All this power certainly translates into real-world performance. Real Racing 3 was beautifully smooth, so demanding 3D games aren't a problem, and we can't imagine Android being much slicker. Apps open and close quickly, and home screen transitions are beautifully smooth. Complicated web pages render quickly, and there's barely a hiccup when flicking around past large images; there was none of the hesitation we see on many Android phones, even powerful models such as the LG G2.
he Sony Xperia Z1 has a 5in, 1,920x1,080 display, which is currently de rigeur for a top-end smartphone. At first we felt the Z1's screen looked a little cold when compared side by side with aSamsung Galaxy S4's panel, but on closer inspection the Z1's IPS display has more accurate colours; the S4's AMOLED screen has a very slight yellow cast.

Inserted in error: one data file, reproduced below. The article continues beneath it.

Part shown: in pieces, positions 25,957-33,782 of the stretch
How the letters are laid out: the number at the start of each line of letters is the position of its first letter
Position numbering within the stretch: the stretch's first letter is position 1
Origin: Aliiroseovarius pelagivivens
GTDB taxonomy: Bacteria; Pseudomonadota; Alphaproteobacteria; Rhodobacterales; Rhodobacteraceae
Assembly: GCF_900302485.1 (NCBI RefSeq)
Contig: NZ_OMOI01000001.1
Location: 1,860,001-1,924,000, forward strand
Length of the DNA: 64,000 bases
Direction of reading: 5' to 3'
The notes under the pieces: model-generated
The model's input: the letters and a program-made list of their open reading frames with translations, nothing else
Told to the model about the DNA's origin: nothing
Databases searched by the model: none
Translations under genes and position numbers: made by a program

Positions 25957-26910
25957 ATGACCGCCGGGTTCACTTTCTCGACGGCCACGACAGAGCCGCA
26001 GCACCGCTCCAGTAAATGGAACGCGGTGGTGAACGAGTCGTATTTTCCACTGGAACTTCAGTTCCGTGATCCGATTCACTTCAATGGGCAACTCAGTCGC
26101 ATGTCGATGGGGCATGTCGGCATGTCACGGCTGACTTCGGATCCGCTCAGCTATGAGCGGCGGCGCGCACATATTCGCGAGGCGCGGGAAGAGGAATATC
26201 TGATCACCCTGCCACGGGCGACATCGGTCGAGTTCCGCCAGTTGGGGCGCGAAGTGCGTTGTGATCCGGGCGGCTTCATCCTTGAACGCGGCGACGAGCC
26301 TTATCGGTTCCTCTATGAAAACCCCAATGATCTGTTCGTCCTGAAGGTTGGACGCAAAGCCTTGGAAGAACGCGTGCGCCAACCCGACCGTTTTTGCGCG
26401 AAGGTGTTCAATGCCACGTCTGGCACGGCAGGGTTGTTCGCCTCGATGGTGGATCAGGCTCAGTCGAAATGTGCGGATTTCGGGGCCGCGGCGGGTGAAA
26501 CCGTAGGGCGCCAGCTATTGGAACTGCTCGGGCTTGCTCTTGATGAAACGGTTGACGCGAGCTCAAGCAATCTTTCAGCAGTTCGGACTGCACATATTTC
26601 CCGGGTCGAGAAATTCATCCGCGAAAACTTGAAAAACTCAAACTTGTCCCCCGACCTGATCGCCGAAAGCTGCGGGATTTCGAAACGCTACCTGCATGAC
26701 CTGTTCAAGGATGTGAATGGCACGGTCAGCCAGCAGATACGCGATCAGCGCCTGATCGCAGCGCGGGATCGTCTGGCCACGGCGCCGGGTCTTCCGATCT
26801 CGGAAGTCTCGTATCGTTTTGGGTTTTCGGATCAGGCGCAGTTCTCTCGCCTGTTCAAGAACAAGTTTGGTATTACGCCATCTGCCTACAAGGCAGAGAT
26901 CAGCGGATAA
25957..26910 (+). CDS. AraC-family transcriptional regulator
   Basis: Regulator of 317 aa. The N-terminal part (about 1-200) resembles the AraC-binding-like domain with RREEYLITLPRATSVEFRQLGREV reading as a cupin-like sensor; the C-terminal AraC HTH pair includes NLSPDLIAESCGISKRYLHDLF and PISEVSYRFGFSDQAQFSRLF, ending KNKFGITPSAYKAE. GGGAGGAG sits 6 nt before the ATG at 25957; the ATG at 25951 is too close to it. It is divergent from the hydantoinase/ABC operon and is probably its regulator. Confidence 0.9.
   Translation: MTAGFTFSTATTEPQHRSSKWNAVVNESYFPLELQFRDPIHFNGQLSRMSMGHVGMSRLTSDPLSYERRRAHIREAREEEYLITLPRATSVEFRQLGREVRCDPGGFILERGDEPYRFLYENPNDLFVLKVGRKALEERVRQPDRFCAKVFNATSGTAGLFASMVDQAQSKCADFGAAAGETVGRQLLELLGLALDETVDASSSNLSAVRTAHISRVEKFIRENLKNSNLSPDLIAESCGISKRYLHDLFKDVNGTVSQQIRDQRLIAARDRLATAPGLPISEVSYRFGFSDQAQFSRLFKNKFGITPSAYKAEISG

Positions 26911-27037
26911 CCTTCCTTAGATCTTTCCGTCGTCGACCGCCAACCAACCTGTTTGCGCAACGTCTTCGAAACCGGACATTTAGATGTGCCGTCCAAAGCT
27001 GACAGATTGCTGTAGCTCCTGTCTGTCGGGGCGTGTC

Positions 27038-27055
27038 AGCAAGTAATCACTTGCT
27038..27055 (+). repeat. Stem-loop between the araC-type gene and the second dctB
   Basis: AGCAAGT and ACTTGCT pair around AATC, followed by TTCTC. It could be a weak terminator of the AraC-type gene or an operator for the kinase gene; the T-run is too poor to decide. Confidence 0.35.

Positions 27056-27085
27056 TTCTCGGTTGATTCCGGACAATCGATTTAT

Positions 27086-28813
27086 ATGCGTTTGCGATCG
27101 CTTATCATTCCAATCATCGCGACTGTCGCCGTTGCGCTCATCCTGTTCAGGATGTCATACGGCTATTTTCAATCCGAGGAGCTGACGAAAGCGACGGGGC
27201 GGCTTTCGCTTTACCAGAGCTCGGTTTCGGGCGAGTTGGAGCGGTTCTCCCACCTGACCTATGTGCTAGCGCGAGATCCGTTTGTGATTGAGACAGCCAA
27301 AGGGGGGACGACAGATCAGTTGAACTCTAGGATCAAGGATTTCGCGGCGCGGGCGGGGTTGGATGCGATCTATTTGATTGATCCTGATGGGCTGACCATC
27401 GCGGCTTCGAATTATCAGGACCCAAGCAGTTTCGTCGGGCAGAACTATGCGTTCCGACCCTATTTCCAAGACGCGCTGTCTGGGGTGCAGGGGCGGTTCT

Screen and Android customisation

As expected, blacks aren't as deep as on the S4 or the G2's screen, but we feel the Z1'spure whites make up for this, and the screen is easily bright enough to read on a sunny day. There have been some comments about the Z1's screen having narrow viewing angles, but seeing as we always use phones facing the screen straight-on, it didn't bother us. The only problem we had with the Z1's display was that something about its surface coating attracts pocket dust.